SAGE Journal Articles

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Bell and Hartmann, Diversity in Everyday Discourse: The Cultural Ambiguities and Consequences of “Happy Talk”. American Sociological Review December 2007 vol. 72 no. 6 895-914.

Few words in the current American lexicon are as ubiquitous and ostensibly uplifting as diversity. The actual meanings and functions of the term, however, are difficult to pinpoint. In this article we use in-depth interviews conducted in four major metropolitan areas to explore popular conceptions of diversity. Although most Americans respond positively at first, our interviews reveal that their actual understandings are undeveloped and often contradictory. We highlight tensions between idealized conceptions and complicated realities of difference in social life, as well as the challenge of balancing group-based commitments against traditional individualist values. Respondents, we find, define diversity in abstract, universal terms even though most of their concrete references and experiences involve interactions with racial others. Even the most articulate and politically engaged respondents find it difficult to talk about inequality in the context of a conversation focused on diversity. Informed by critical theory, we situate these findings in the context of unseen privileges and normative presumptions of whiteness in mainstream U.S. culture. We use these findings and interpretations to elaborate on theories of the intersection of racism and colorblindness in the new millennium.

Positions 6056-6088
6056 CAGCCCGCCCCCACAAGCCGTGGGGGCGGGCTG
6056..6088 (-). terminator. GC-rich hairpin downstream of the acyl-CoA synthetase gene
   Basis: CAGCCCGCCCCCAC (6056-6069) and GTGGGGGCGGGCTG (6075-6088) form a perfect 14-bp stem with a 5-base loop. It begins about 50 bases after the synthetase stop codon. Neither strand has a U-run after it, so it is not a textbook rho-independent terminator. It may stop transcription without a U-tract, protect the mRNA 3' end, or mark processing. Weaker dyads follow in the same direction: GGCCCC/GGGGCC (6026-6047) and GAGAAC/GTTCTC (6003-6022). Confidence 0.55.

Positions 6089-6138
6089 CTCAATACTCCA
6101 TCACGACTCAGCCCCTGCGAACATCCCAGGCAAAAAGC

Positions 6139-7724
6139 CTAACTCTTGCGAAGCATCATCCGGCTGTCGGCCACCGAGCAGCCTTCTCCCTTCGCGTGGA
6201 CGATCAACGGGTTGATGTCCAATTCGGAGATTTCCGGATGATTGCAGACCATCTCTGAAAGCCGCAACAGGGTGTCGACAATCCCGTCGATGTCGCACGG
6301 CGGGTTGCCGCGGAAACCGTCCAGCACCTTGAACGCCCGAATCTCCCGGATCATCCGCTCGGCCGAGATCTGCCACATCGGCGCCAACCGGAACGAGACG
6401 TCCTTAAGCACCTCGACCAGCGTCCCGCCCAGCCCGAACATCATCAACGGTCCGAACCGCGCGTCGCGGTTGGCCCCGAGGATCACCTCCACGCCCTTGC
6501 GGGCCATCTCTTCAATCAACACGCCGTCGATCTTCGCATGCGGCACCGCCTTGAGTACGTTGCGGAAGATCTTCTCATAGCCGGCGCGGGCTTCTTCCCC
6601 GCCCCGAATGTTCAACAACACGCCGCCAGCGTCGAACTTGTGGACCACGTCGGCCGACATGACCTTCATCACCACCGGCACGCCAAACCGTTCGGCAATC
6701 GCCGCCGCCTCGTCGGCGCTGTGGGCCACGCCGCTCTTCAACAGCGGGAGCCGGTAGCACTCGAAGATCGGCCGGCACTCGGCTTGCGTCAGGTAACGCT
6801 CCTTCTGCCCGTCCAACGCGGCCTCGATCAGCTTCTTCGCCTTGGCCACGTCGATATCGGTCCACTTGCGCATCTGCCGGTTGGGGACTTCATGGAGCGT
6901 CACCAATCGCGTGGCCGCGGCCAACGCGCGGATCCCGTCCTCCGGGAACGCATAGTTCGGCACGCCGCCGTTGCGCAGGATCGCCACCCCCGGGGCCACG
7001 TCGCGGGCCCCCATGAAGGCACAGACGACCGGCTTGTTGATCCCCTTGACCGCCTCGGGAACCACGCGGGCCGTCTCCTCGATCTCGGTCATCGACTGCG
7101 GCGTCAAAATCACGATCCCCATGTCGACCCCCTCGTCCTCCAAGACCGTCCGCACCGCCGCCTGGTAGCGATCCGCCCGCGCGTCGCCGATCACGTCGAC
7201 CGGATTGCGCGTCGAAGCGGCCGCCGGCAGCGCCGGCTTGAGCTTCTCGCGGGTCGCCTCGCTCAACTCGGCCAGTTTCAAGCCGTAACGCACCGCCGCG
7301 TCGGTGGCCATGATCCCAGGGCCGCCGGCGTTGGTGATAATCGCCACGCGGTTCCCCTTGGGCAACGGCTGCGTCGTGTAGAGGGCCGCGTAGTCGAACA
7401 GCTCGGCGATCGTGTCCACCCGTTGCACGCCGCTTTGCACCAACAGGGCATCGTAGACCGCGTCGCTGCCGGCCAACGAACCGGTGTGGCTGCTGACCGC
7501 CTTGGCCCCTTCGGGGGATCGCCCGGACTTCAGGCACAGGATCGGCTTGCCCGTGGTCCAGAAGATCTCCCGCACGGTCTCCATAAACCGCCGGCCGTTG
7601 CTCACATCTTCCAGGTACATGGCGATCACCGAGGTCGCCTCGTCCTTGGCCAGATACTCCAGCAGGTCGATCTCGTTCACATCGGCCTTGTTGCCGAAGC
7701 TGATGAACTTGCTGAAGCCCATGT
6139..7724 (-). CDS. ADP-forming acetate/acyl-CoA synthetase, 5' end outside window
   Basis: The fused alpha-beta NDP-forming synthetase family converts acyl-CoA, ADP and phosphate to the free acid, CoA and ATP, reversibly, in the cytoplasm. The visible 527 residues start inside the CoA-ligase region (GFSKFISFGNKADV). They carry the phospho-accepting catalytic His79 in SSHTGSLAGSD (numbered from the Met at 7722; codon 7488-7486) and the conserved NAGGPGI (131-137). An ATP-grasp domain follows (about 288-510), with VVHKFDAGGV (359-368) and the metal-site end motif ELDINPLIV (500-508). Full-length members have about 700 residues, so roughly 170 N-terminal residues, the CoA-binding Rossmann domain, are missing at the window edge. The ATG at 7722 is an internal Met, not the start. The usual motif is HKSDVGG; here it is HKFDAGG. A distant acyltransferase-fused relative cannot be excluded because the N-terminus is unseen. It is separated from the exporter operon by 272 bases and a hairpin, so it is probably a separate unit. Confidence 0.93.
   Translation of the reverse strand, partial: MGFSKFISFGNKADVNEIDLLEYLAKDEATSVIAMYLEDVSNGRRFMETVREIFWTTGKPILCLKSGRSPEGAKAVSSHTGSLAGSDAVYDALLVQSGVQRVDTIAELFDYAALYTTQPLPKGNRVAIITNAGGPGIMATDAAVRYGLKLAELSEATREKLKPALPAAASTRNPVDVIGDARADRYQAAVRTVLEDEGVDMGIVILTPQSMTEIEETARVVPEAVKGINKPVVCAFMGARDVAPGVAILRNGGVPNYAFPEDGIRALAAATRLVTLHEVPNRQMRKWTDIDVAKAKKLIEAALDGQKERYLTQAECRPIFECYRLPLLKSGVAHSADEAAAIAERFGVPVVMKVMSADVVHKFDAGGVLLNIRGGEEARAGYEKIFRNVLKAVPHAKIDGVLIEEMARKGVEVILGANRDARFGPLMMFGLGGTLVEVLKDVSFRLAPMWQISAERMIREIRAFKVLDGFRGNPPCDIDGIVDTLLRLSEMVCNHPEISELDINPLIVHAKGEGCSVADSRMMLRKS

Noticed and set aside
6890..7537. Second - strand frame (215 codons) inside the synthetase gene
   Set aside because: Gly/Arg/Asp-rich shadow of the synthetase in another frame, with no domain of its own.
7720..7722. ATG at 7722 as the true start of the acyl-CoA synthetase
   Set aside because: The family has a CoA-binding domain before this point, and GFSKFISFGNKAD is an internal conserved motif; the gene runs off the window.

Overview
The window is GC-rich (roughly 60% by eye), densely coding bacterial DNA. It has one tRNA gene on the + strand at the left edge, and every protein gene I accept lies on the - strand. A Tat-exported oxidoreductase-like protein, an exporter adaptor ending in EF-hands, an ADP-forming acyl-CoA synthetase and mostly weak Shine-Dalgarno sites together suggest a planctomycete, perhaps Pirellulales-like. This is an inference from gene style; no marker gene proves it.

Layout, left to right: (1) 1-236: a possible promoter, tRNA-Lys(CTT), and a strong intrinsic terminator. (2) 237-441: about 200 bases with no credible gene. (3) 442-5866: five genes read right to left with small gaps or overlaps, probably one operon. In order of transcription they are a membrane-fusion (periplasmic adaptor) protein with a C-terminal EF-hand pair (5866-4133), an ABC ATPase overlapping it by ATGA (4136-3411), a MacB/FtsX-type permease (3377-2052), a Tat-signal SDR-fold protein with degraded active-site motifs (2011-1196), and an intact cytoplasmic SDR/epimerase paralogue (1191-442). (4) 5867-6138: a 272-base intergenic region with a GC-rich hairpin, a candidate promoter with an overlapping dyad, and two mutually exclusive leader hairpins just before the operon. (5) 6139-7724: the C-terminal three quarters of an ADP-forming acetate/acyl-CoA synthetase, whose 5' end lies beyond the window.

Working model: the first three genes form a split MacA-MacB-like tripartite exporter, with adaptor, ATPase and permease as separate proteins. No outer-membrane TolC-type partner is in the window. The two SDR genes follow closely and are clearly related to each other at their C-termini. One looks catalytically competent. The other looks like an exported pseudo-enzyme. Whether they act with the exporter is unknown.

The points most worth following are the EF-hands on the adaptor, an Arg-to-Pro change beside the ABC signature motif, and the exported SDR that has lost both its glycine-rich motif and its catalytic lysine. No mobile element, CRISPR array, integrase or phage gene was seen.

Griffin and Bollen, What Do These Memories Do? Civil Rights Remembrance and Racial Attitudes. American Sociological Review August 2009 vol. 74 no. 4 594-614.

Scholarly inquiry into collective memory has fostered a host of innovative questions, perspectives, and interpretations about how individuals and communities are both constituted by the past and mobilize it for present-day projects. Race is one of the more important current issues demonstrating how the presence of the past is both potent and sorrowful in the United States. It is therefore critical to examine how memories of racial oppression, conflict, and reconstruction shape race relations. Studies of race relations, however, generally ignore collective memory's role in shaping racial norms and attitudes. This article uses the 1993 General Social Survey to address the silences in the collective memory and race relations literatures by examining how Americans' recollections of the civil rights movement influence their racial attitudes and racial policy preferences. Although we find that Americans' opinions about government programs targeting African Americans are unrelated to civil rights memory, respondents who spontaneously recalled the civil rights struggle and its victories as an especially important historical event generally expressed more racially liberal opinions than did those with different memories. Our findings both support the basic presupposition of collective memory studies—memory matters—and point to a fruitful innovation in the study of racial attitudes.